Cat vs Tiger: Who Would Win in a Fight?

Written by

Amy Sawy

Veterinarian. DVM


Joseph M. Plummer

Veterinarian, DVM, MVZ

cat vs tiger

Tigers are very similar to our household cats – except they’re a lot larger, wilder, and undomesticated. This is not surprising since both furry animals come from the feline family.

But you might be wondering – how exactly are cats and tigers similar? How do they differ?

This article will compare cats vs. tigers. We will also discuss everything you need to know about these two felines, so read until the end!

Cat Tiger
Body Length (Adult) 18 inches 11 feet
Body Weight (Adult) 8 – 12 pounds 370 to 580 pounds
Strength Leaner and weaker Stronger and more muscular
Coat Pattern Varies from solid pattern to tricolor coat Bicolor

Similarities Between Cats and Tigers

Cats and tigers share some similarities because they come from the same feline ancestry. Here are some notable similarities between these animals:

1. Physical Resemblance


The most notable resemblance between cats and tigers is the identical shape of their faces and bodies. They have the same pointed muzzles and ears, making cats appear like miniature tigers.

These felines also have a similar body shape—sleek and muscular, with long tails that they use to balance themselves when leaping.

Cats and tigers also both have retractable claws and sharp teeth.

2. Marking Territories


If you’re a cat owner, you’ve probably seen your pet rubbing its body onto objects. This is their way of marking their territories.

Like cats, tigers have the same behavior, which is especially useful since they live in the wild. This habit helps to warn other animals about its presence.

3. Both are Carnivores


House cats are descendants of wild felines. So, just like tigers, they feed on meat as a primary diet.

Both cats and tigers also have hunting instincts. Cats look for small animals like birds and mice for food, while tigers hunt larger animals like deer to satiate their hunger.

But since most domesticated cats are pets, they feed on commercial cat food made of meat to meet their nutritional needs. Meanwhile, hunting is and will remain a tiger’s instinct because they live in the wild.

4. They are Territorial

Cats and tigers both like living alone. The main reason for this behavior is their territorial nature. The only time you will see tigers with another one of their kind is once they find a mate.

While you can get a cat to familiarize itself with you and other house pets, chances are that the cat can still get aggressive if you violate their “territory.” For example, u/Bienheureux shared her experience with her cat:

“My cat is very territorial – which is normal. She considers the couch her throne. My husband and I sit on the couch when we’re watching TV but she will only dig under my husband’s bum till he gets up so she can sit in his place. If he doesn’t get up, biting ensues.”

Differences Between Tiger vs Cat

1. Size


The body length and weight of house cats and tigers greatly vary. Domestic cats usually only measure 18 inches in length, while tigers can reach up to 11 feet long.

Tigers are also up to a hundred times heavier than cats. Most adult household cats only weigh around 8 to 12 pounds.

On the other hand, tigers reach up to 580 pounds when they reach adulthood, with the average range being 370 to 550 pounds.

2. Strength


Tigers live in the wild, so their bodies evolved into something that can tackle other large wild animals. Meanwhile, people take care of domesticated cats, so they don’t need a lot of strength to survive.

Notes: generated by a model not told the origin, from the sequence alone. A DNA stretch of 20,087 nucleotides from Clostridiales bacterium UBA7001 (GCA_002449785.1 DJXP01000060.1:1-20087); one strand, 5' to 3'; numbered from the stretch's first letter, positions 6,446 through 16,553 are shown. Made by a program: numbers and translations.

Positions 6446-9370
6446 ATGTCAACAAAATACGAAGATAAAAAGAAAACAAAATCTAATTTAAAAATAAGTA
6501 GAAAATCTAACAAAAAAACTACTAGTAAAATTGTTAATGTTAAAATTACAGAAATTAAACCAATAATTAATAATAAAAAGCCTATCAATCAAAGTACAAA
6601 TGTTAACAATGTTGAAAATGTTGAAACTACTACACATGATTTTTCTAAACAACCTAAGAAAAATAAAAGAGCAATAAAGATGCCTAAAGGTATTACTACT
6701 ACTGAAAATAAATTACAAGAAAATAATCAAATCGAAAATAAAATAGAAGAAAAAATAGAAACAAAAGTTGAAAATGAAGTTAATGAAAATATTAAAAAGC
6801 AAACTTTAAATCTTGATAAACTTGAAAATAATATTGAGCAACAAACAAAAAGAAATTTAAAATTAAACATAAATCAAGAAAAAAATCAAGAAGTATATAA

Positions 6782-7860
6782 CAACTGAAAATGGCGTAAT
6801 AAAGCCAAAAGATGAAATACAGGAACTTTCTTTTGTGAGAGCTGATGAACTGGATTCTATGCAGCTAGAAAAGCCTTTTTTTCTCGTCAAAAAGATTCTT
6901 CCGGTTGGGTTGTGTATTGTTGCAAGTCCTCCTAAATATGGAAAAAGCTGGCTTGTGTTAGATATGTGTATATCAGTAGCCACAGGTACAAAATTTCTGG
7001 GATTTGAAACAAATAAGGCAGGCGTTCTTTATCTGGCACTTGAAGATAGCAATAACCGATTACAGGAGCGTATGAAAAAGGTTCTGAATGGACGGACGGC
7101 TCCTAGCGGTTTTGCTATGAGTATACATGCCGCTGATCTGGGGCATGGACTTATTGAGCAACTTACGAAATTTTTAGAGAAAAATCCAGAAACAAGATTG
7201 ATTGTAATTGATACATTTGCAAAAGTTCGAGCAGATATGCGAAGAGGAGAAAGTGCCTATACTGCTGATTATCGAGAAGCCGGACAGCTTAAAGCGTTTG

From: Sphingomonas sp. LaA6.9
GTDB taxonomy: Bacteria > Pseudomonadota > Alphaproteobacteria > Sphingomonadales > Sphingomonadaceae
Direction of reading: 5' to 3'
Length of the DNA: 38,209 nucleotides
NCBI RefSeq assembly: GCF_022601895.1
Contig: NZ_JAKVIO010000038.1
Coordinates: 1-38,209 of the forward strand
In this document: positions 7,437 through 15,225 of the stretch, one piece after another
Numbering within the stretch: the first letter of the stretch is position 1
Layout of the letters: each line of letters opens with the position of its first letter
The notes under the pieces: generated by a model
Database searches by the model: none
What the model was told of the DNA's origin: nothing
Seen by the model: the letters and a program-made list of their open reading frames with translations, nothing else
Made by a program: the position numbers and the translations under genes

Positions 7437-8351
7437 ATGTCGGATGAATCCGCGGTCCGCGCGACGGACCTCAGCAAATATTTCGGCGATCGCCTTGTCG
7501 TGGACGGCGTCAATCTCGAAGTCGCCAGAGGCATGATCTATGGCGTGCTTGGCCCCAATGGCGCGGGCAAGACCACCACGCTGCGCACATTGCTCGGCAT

The fact that tigers are a lot stronger than cats is obvious. The reason is that they have muscular legs that allow them to run fast.

A domestic cat’s body is leaner than a tiger’s. Its claws, although sharp, are smaller than a tiger’s claws. As a result, they can do less damage to the prey they catch.

3. Coat Pattern


Domesticated cats feature various fur colors and patterns. There are solid-colored, bicolor, tabby, tuxedo, and calico cats.

There are even house cats with a stripped fur pattern similar to tigers or those with no hair at all.

On the other hand, tigers only showcase a single pattern. They are bicolor, particularly reddish-orange, with stripes of black.

But although very rare, there are albino tigers with a combination of white and black.

Are House Cats Related to Tigers?


Every cat, whether domesticated or wild, belongs to the Felidae family. This means that domesticated cats are related to tigers. In fact, researchers discovered that about 95 percent of a cat and tiger’s DNA is the same.

And since house cats are descendants of tigers, this only means that cats and tigers are the same species. This is why, despite their physical differences, there are countless morphological and genetic traits that cats and tigers share.

Who Would Win in a Fight Between a Cat and Tiger?

The tiger will obviously win when a fight between it and a cat breaks out. Tigers are a lot larger, faster, and more powerful than domestic cats.

If you’re still unconvinced, you may want to hear out Ishan Khan, an animal enthusiast.

“Smaller cats the felines are specialized in lower ecological ninches, making them smart, opportunistic and athletic predators. Big cats are not just scaled up versions of small cats, they are more powerful pound for pound as well.”


Tigers are the ancestors of domestic cats. And while they share similar DNA, it’s important to note that house cats are no match to the wild, strong tigers.

Fortunately, encounters between a cat vs. tiger are highly unlikely to happen. The reason is that these animals live in different habitats.

But if this rare instance occurs, do not try to break out the fight yourself, as there is a high chance of the tiger hurting you.

5/5 - (2 votes)